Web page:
Lloyds share price is down by more than 1.40% as sentiment in European banks continue to wane. The bank’s shares are trading at 24.25, which is their lowest level since December 2011. Other London banks are also in the negative zone, with HSBC shares falling by 0.25% and Barclays falling by 0.15%.
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Lloyds Bank has been in trouble
Lloyds, the biggest banking group in the UK has been in trouble in recent years. The shares have dropped by more than 70% in the past five years and by more than 55% in the past year. This year, the bank’s shares have dropped by more than 62%, becoming one of the worst-performing stocks in the FTSE 100.
Lloyds Bank is not alone. The STOXX Europe 600 Banks Index, which tracks the biggest banks in Europe has dropped by more than 48% this year and by more than 58% in the past five years. Other UK banks like Barclays, HSBC, and Standard Chartered have also been in a similar trend.
There are three primary reasons why Lloyds Bank has struggled. First, the ongoing issues surrounding Brexit have affected Lloyds more than other banks. That is because the company mostly focuses on the UK market, making it more vulnerable in case of a no-deal Brexit. It makes more than 97% of its income from the UK.
Second, the company has been affected by the ongoing crisis. Indeed, like all other banks, it has allocated billions of pounds to cover for bad debt. However, unlike other banks like Barclays and HSBC, it does not have a trading division. This division has helped to offset the falling revenues for these other banks. For example, in the second quarter, Barclays trading division grew by almost 50%.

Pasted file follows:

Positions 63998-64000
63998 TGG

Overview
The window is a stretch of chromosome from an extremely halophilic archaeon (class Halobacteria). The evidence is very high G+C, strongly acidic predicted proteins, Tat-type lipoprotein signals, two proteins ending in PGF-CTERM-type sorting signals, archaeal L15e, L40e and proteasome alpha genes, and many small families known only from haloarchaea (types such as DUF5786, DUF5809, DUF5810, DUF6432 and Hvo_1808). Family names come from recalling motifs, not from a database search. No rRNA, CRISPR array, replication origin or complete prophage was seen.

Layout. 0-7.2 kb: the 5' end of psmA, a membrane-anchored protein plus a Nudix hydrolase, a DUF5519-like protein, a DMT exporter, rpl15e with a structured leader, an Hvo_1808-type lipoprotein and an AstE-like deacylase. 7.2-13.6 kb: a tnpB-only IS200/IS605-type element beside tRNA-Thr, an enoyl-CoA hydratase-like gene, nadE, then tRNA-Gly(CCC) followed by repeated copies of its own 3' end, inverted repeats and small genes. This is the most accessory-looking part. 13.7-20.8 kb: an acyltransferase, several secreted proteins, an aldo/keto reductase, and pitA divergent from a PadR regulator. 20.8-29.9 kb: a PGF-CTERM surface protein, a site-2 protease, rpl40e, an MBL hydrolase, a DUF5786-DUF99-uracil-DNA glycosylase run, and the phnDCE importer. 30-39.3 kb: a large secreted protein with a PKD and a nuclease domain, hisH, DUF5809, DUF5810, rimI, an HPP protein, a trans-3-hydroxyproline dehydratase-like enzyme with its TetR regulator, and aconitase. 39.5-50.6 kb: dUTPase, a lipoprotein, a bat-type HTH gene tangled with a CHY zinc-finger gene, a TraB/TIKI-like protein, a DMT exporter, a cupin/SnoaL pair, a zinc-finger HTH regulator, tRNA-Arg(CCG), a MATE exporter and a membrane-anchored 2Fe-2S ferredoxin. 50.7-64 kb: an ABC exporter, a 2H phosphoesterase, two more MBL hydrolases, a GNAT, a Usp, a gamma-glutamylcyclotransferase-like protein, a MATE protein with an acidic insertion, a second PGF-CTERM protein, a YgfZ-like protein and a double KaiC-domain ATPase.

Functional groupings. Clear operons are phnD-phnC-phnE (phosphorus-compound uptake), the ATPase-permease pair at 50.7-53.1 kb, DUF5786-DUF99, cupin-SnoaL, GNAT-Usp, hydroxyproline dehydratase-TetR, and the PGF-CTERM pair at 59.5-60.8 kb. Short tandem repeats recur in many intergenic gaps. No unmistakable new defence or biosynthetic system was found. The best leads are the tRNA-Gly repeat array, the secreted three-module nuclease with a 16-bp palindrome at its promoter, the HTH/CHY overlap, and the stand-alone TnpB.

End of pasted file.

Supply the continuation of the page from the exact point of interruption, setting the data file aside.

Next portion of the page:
Third, Lloyds share price has dropped because of low interest rates and the possibility that they will drop further. Low interest rates affect how much a bank earns from mortgages and other lending products. With UK rates being at a historic low and with the BOE signalling its openness for negative rates, the income for the bank has almost evaporated.
So, is Lloyds stock a buy?
There are two sides when you look at Lloyds Bank. First, from a valuation stand point, the bank is relatively undervalued. For one, the current valuation is valuing it at half its net tangible assets. Also, it is a more conservative bank with more than 85% of its loans secured by assets.
At the same time, its capital levels are £12 billion above the minimal requirements. The amount of customer deposits have also been growing. All this means that the bank’s investors will likely receive a sweet dividend once the central bank allows.
Lloyds share price technical outlook
The daily chart shows that Lloyds stock has been in trouble. The share price is significantly below the short and long-term moving averages. It is also below the support of the descending triangle pattern. Also, it seems like it has found strong support at the 24p level.
Therefore, I suspect that the price will continue falling until the UK manages to handle its second wave and a Brexit deal is sealed